“More tankers!” exclaimed my wife. “It’s like they’ve taken over the world. Just appeared overnight.”

It’s normally me that’s given to flights of fancy.

We approached the school and, lo and behold, more tankers were in the small car park outside the gates.

“They’re even here!” she said. “They’re like aliens. Everywhere we go they are hounding us. It’s like the world’s coming to an end and they are our masters.”


Maybe there’s a story in that.


I’ve always believed that it’s the insects that will take over in our absence.

I’ve been sorting through my Mum’s things since she passed away. Donating furniture to charity, giving things to people that we know, to friends of friends, anyone who would be grateful of them. Dismantling bit by bit the things that make up a part of who I am.

While emptying her kitchen drawers I spotted an ant trap on her window ledge. She had been plagued with them off and on over the last few summers. This was her last response – an irresistible cocktail of sugar and boric acid.

Some lines came to mind from a Walter Tevis novel I’ve just read, a novel about ‘another’ alien invader:

Or think of living with the insects, of living with the shiny, busy, mindless ants

which prompted the question: should we co-exist? Or should we exterminate?

This summer it will be someone else’s dilemma.

Looking To Spring

There’s snow on the ground and fog in the air.

Only a little snow, merely a dusting. Only a little fog, let’s call it mist.

I recently hoped aloud that 2023 would be better than 2022. Well, in the last couple of weeks I’ve been to the funeral of an ex-work colleague, lost a lad my wife and I have known since the 80’s, and spent the whole night in hospital at the bedside of my wife’s uncle before he passed away yesterday, his brother and nephew with him while I grabbed a couple of hours sleep.

We are not even out of January yet.

If you look carefully, among all of the chaos, I’m still there, recording.

But City Jackdaw can’t only be a list of unfortunate and tragic events. We’d all need therapy.

We all need balance.

As the year goes on there’s other stuff going on. There’s plans to make. Projects to complete, projects to begin. Children to lead through this patchwork of emotions we call life.

Winter only lasts so long. There’s new light coming.

Hobbit in the Habitat? Not Quite.

I have a few projects at the moment that have been put on hold due to a local oral history project that I volunteered for. This has taken precedence because, sadly, some of the people that I was due to speak with died before I got the opportunity, and I have also been to the funerals of two people whose stories I have managed to preserve.

So the clock is ticking. Talk about a deadline. Literally.

In pursuit of finishing this endeavour, I was due to catch a train to interview a Bishop who lived on my estate in the 1970’s.

“Who are you going to see this time?” my daughter, Millie, asked.

“I’m going to see a Bishop. And guess what my first question is?”


Is it true that you can only move diagonally?”

Long pause. “I don’t get it.”

Things didn’t fare any better with my older daughter, Courtney. She asked me “Where is it you are getting a train to?”


One of those pauses again. Must be a family thing. “What does that even mean?!’

“It’s a place,” I explained, deciding to slip back into English. Historically it was the upperland area between Saxon land and Viking land, and I love that kind of stuff.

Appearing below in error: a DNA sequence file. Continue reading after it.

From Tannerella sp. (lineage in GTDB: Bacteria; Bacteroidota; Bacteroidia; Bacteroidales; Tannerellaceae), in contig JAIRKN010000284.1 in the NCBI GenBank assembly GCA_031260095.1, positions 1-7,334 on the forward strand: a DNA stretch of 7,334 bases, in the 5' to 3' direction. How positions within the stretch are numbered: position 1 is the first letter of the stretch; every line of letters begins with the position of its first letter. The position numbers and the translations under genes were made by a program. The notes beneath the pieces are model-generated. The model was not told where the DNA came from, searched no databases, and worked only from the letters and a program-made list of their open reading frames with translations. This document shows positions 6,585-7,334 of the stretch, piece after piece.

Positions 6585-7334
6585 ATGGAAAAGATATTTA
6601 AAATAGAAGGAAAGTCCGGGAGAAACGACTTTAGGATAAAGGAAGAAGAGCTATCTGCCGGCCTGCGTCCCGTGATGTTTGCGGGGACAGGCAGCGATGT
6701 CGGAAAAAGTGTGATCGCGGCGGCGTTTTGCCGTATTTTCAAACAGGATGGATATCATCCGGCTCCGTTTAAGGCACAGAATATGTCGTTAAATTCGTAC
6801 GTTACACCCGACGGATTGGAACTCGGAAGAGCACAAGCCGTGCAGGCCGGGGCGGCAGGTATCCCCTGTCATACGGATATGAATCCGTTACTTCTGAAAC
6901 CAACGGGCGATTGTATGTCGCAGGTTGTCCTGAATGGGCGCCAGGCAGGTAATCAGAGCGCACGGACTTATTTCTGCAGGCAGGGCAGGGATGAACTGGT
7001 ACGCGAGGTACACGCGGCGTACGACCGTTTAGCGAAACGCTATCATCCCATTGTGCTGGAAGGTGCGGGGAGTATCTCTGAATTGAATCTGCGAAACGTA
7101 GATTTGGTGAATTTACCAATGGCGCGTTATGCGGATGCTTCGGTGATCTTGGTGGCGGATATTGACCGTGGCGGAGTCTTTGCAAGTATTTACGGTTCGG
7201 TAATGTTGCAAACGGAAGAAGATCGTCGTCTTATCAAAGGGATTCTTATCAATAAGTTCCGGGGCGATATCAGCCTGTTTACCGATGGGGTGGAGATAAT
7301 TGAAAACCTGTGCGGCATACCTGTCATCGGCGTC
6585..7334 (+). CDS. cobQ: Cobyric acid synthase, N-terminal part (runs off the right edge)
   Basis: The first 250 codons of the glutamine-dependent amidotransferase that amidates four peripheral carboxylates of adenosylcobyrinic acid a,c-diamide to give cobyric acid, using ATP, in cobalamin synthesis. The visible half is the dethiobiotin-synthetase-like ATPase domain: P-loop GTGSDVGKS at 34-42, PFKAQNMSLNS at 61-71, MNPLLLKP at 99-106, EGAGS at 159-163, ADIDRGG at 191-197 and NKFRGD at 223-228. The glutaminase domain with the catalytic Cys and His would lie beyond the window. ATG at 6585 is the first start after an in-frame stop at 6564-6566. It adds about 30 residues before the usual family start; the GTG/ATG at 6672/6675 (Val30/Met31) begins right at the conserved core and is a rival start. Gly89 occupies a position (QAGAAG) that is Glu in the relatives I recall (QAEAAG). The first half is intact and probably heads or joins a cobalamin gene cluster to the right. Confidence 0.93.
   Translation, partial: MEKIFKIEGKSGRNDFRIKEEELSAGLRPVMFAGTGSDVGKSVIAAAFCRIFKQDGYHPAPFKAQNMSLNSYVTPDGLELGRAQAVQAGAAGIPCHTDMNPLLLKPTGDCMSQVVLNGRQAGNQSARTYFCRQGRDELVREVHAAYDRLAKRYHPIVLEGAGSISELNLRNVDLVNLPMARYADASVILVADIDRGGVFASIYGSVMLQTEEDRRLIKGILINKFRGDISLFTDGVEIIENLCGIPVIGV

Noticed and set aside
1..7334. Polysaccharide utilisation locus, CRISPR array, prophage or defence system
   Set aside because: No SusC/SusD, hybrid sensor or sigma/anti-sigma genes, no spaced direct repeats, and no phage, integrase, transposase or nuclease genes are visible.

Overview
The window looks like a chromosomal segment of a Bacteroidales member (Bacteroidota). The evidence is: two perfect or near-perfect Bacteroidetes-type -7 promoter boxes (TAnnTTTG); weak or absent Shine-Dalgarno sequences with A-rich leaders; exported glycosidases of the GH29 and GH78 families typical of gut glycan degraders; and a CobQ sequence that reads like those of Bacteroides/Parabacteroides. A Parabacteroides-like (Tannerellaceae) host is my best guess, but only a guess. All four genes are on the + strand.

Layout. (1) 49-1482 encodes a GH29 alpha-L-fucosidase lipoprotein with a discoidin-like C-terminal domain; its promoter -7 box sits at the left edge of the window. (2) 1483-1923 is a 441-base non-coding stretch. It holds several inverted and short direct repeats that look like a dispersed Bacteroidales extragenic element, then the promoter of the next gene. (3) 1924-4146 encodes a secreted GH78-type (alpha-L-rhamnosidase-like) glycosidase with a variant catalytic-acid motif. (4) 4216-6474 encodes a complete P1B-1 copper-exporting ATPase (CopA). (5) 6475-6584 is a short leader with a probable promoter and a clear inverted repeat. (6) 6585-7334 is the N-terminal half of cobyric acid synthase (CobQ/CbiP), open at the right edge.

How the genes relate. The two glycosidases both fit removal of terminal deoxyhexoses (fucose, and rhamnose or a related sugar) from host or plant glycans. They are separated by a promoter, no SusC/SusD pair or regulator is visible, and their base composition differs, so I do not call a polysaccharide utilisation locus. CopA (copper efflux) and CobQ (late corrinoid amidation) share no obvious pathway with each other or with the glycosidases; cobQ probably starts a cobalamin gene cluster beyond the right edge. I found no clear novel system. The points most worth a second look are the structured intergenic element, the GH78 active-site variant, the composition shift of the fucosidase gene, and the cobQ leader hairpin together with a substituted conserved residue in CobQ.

But I didn’t go there (metaphorically speaking). I had a train to catch.

Peak as in ‘Peak District’

At Manchester Piccadilly, I made the fatal mistake of looking at books in WH Smith, something that is always liable to distract me. It was only when I saw some bottles of Buxton Spring Water on a shelf that I suddenly remembered why I was there.


That was the destination my train was heading for, with my stop coming two stations before. It was, dare I say it, divine intervention of my dawdling. And off I dashed.

In short: I made my train, on disembarking was met on the platform by the Bishop (“Jack?” “Andy?”) and was charmed over lunch by both him and his wife. Not realising on my arrival just how close to the station that they lived, I declined the offer of a lift back to the station, insisting that I’d like to walk. I am an ex-postie after all.

And who doesn’t love Autumn in Derbyshire?

However, quaint though the local train station was, what I didn’t realise was that trains to Manchester ran only once every hour, and I had forty minutes to wait.

Just as the rain came in with a dampening down of mood.

I’m sittin’ in the railway station . . .

There was a shelter on the opposite side of the tracks, (the Manchester side), so I could sit down and take in the setting. There was nobody else around. Windswept and empty, it was obvious that the locals were all au fait with the timetable.

The type of rain that Peter Kaye made famous.

At first glance, looking to the opposite platform, I thought that this said ‘Home of Frodo’.

Ferodo is a brakes company.

A friend later told me that when she was there she’d thought that the sign said ‘Home of Freddo’.

Hobbits/Chocolate . Maybe chocolate hobnobs?

In the autumn chill I was pretty sure that at least some of the locals were snug and warm.

Snug as a, well, you know.

I couldn’t help but contrast my surroundings with this welcoming depiction of the town. I think a bit of artistic licence had been used, especially with the climate. I could just feel that heat. Almost.

Looks lovely, doesn’t it?

The time soon passed, (with still not a living soul arriving to keep me company), and my train rolled in to puncture this almost picture-portrait of times past. But not before the clouds broke and I was given one more contrast before my departure.

Chapel-en-le-Frith by sunshine.